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International Union of Microbiological Societies (IUMS, Mycology Division)
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Comparative genome sequence analysis underscores mycoparasitism as the ancestral life style of Trichoderma.

Kubicek, C.P., Herrera-Estrella, A., Seidl, V., Le Crom, S., Martinez, D.A., Druzhinina, I.S., Zeilinger, S.,Casas-Flores, S., Horwitz, B.A., Mukherjee, P.K., et al., 2011
Genome Biology, 12:R40
http://genomebiology.com/content/12/4/R40

Background


Mycoparasitism, a lifestyle where one fungus is parasitic on another fungus, has special relevance when the prey is a plant
pathogen, providing a strategy for biological control of pests for plant protection. Probably, the most studied biocontrol
agents are species of the genus Hypocrea/Trichoderma.



Results


Here we report an analysis of the genome sequences of the two biocontrol species Trichoderma atroviride (teleomorph Hypocrea atroviridis) and Trichoderma virens (formerly Gliocladium virens, teleomorph Hypocrea virens), and a comparison with Trichoderma reesei (teleomorph Hypocrea jecorina). These three Trichoderma species display a remarkable conservation of gene order (78 to 96%), and a lack of active mobile elements probably due to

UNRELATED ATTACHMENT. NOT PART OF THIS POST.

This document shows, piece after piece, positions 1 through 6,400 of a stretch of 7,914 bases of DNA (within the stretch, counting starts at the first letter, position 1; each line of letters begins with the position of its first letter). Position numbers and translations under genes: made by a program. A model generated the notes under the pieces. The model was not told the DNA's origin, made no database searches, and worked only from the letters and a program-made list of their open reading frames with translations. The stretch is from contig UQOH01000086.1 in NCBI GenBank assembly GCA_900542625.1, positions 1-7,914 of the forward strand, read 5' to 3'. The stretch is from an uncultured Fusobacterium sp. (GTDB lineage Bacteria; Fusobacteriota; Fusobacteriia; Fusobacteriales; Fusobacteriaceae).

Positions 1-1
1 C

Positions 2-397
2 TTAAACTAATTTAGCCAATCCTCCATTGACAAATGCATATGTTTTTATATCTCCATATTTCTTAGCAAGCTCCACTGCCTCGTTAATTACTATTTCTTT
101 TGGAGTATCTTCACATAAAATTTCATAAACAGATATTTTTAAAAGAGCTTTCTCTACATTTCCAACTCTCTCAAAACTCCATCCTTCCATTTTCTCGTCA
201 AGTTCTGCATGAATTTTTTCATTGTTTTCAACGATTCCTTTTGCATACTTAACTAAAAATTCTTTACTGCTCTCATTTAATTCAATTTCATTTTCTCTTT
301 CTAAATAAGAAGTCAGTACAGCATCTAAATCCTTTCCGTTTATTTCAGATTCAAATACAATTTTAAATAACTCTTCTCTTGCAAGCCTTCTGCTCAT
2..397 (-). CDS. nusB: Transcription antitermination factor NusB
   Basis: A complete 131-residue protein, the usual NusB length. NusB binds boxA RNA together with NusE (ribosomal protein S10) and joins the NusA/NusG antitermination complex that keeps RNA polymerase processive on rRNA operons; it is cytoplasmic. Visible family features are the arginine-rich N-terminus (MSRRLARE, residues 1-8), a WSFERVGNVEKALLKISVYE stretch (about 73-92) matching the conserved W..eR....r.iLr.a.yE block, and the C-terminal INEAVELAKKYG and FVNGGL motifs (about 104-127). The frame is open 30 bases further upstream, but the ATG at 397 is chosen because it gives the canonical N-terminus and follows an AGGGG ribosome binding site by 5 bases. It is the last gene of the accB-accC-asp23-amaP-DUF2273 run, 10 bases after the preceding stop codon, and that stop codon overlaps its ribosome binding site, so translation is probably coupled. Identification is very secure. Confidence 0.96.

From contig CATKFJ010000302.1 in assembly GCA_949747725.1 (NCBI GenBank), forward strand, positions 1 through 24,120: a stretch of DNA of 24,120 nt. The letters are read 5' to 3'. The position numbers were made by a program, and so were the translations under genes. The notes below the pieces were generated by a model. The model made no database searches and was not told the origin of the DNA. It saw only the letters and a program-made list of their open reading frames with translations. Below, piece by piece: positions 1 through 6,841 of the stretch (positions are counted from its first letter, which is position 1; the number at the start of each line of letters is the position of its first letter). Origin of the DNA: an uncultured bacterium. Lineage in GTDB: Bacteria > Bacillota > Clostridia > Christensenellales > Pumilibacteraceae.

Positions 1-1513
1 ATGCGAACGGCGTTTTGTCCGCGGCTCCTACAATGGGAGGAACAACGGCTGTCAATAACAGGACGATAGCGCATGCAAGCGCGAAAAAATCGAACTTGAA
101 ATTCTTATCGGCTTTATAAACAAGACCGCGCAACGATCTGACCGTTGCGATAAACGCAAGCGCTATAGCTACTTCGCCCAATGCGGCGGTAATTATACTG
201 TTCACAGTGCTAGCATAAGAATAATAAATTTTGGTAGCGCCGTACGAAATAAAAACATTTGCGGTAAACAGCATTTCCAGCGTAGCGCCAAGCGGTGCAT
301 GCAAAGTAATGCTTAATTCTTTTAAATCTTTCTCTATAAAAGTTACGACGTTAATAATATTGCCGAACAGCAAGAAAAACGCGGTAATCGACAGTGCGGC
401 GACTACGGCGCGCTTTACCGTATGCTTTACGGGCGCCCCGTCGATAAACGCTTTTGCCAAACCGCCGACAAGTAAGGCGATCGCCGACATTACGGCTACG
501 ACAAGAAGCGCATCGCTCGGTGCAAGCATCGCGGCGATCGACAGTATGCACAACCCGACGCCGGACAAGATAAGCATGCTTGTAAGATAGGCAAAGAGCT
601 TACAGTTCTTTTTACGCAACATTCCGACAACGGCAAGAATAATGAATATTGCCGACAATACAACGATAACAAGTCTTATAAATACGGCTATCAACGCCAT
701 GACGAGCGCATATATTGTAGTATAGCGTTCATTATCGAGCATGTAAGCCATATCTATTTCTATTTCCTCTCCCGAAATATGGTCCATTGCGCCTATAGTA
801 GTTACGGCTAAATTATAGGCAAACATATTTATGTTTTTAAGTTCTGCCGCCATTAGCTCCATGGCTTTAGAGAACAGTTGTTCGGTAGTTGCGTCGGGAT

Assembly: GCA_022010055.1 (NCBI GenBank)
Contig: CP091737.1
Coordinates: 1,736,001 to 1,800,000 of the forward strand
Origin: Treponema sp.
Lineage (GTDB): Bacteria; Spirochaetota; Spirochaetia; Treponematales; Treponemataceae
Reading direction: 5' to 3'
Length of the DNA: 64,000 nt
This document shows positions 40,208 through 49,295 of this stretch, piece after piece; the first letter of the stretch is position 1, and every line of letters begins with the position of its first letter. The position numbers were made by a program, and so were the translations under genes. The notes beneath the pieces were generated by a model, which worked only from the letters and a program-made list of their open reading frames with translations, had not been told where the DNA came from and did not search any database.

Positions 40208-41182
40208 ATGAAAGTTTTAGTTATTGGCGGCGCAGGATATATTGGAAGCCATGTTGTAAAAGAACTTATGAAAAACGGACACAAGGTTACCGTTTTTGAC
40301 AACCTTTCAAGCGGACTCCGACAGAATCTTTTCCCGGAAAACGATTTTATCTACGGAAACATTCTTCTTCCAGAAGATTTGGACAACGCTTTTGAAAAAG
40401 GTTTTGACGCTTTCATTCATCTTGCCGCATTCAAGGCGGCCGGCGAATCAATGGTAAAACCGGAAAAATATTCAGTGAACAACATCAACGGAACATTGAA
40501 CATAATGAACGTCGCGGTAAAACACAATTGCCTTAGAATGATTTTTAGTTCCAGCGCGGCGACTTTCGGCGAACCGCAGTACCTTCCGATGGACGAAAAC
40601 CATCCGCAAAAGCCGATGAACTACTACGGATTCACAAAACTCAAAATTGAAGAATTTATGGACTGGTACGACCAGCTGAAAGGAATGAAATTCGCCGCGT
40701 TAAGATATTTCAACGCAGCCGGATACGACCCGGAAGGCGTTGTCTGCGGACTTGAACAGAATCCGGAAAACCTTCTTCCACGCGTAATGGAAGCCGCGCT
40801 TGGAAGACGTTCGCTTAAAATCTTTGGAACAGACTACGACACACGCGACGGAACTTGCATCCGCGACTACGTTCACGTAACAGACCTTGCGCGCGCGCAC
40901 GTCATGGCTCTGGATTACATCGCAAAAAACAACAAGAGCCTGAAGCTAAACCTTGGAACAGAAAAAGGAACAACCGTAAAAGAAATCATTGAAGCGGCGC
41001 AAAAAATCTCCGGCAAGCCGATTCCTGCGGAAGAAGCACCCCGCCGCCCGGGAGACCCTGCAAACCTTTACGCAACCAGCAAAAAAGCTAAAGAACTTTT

repeat-induced point mutation. Several gene families are expanded in the two mycoparasitic species relative to T. reesei or other ascomycetes, and are overrepresented in non-syntenic genome regions. A phylogenetic analysis shows that T. reesei and T. virens are derived relative to T. atroviride. The mycoparasitism-specific genes thus arose in a common Trichoderma ancestor but were subsequently lost in T. reesei.



Conclusions


The data offer a better understanding of mycoparasitism, and thus enforce the development of improved biocontrol strains for
efficient and environmentally friendly protection of plants.

Copyright: Irina Druzhinina & Alexey Kopchinskiy 2004 - 2008